From top to bottom, each of the limbs was labeled with the name
of a "non-Catholic" denomination. The one nearest
the ground was labeled "Eastern Orthodox". It had
a number of branches: Greek, Russian, Ukrainian. The
other limbs with their occasional branches were arranged in ascending
chronological order of their "breaking away": Lutheran
on the bottom, Anglican above Lutheran, and so on. Each had
a date inscribed in the space between the trunk and the severed
limb, vaguely reminiscent of the date of death inscribed on a tombstone.
The topmost of the severed limbs, suspended just beneath the tree's
crown, was labeled "1870. The Old Catholics".
At the tree's crown, there was a vigorous eruption of living foliage.
Oddly perched on one of the branches was a white dove (an allusion
to the Holy Spirit in residence?).
I was in high school, in religion class, I was still a child.
Simplistic explanations made sense to me. When I became an
adult and put away childish things, I put away childish thinking
as well. I realized the wonder and challenge of complexity,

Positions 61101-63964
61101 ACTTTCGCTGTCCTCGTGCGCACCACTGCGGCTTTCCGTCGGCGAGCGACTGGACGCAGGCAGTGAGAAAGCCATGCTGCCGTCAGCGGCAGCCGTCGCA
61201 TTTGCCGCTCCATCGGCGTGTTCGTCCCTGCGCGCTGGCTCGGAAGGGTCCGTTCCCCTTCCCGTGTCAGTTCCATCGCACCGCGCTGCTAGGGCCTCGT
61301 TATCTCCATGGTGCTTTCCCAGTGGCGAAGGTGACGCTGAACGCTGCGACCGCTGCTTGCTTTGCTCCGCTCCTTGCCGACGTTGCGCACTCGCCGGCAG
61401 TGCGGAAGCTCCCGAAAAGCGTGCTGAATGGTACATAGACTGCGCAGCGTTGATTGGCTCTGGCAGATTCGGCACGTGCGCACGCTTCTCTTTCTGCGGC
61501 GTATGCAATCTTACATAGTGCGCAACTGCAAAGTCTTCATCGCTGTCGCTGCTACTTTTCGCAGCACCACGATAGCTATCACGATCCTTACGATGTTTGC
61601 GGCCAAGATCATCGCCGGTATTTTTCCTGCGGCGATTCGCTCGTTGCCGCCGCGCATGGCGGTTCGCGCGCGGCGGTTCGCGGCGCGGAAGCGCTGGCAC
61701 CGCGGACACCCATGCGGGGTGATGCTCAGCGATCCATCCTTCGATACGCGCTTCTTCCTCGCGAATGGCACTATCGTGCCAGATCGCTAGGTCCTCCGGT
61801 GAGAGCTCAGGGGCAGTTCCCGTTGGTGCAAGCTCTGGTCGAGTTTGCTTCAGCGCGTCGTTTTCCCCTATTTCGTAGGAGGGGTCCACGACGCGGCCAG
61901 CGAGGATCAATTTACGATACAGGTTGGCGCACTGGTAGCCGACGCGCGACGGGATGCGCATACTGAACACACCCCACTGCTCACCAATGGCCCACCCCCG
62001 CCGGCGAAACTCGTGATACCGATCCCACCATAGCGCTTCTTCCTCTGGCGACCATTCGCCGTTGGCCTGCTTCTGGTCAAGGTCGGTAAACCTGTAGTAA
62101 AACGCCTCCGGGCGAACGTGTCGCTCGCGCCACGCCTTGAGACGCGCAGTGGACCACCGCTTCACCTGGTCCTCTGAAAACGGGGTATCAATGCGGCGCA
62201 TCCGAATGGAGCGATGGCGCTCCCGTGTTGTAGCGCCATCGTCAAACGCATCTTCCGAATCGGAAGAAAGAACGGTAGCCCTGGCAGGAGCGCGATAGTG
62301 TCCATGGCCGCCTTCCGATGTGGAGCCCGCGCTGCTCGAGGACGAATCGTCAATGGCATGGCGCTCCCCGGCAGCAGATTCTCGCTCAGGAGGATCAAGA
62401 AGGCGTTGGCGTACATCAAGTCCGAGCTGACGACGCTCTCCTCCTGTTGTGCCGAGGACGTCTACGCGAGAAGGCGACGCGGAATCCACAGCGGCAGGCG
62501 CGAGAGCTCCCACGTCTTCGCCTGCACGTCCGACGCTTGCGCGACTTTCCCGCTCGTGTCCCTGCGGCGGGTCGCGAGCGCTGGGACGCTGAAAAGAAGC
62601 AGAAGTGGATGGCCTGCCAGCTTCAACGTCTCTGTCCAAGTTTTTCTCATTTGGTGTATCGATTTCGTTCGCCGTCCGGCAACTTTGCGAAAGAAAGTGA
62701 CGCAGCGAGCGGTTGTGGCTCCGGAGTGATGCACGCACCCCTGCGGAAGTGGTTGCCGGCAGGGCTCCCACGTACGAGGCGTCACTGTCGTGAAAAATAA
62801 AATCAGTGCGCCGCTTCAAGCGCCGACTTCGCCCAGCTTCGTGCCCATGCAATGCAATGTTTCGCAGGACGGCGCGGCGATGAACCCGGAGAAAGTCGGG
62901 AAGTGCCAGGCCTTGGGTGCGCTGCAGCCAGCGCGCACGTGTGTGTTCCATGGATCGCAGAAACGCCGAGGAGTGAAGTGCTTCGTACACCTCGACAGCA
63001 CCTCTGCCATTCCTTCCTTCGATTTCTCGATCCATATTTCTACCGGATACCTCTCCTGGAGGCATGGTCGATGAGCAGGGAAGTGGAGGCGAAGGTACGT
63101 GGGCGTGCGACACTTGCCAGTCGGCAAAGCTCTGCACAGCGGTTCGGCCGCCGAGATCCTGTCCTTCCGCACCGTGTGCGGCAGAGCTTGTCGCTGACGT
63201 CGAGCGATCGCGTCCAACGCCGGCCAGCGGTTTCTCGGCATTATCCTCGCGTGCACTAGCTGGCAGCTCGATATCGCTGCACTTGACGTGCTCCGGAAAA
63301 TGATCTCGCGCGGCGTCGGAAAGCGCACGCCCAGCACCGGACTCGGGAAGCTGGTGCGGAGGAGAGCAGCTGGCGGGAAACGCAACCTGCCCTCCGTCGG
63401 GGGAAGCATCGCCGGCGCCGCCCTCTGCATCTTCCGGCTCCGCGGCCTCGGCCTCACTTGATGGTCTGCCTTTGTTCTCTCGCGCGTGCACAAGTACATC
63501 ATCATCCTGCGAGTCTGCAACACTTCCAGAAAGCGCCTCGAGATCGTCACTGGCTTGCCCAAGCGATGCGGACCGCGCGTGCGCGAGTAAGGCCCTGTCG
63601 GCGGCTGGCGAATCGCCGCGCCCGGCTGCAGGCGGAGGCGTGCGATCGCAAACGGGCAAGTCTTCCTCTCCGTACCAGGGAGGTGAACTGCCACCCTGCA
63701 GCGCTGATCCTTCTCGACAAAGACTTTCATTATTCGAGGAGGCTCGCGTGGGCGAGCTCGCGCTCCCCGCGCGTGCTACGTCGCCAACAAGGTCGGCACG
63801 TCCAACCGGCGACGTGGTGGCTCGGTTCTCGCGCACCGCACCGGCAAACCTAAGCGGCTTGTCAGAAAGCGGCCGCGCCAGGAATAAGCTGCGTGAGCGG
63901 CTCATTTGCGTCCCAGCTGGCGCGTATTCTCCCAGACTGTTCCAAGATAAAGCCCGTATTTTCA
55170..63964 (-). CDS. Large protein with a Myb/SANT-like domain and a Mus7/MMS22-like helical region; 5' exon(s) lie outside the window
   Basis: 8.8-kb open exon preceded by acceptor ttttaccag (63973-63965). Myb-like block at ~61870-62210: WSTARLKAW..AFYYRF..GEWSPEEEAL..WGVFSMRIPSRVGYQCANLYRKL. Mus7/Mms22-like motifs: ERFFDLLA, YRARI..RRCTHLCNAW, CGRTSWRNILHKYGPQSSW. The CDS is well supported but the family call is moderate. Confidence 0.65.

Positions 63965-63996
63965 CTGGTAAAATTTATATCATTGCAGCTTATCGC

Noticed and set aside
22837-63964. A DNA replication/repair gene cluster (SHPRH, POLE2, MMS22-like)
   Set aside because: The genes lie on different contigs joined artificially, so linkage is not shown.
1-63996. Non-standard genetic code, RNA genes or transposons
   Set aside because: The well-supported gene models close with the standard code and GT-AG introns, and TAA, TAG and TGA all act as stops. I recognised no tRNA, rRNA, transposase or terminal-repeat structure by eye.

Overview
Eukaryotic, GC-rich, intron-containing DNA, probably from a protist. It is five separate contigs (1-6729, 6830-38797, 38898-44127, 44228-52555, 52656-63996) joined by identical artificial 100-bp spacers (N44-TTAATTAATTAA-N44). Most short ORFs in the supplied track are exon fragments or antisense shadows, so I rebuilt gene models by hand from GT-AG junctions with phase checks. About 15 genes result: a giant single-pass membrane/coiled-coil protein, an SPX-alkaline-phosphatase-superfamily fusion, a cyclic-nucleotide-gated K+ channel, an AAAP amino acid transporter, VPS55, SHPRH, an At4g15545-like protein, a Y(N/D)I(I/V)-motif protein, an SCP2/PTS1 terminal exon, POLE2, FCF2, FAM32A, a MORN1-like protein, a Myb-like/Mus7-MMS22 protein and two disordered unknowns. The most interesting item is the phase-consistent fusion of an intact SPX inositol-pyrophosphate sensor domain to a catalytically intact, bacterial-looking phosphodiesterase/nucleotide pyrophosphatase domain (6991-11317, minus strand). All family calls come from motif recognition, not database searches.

and of relativity. I understood, for instance, that the popular
history of any conflict was always written by the winner and never
by the loser; hence, "we"were always the winners (and
the good guys). So it stood to reason that, from the viewpoint
of the losers, the winners' great heroes were arch villains.
Such realizations frequently lead to a more objective (and honest)
appraisal of circumstances. Graduate education certainly facilitated-even
required-this openness to multiple perspectives and points of view.
I began to recognize bias in history, prejudice in polity, and spin-doctoring
in politics. I-m talking about the Church.
truncated tree model of Church history is sadly representative of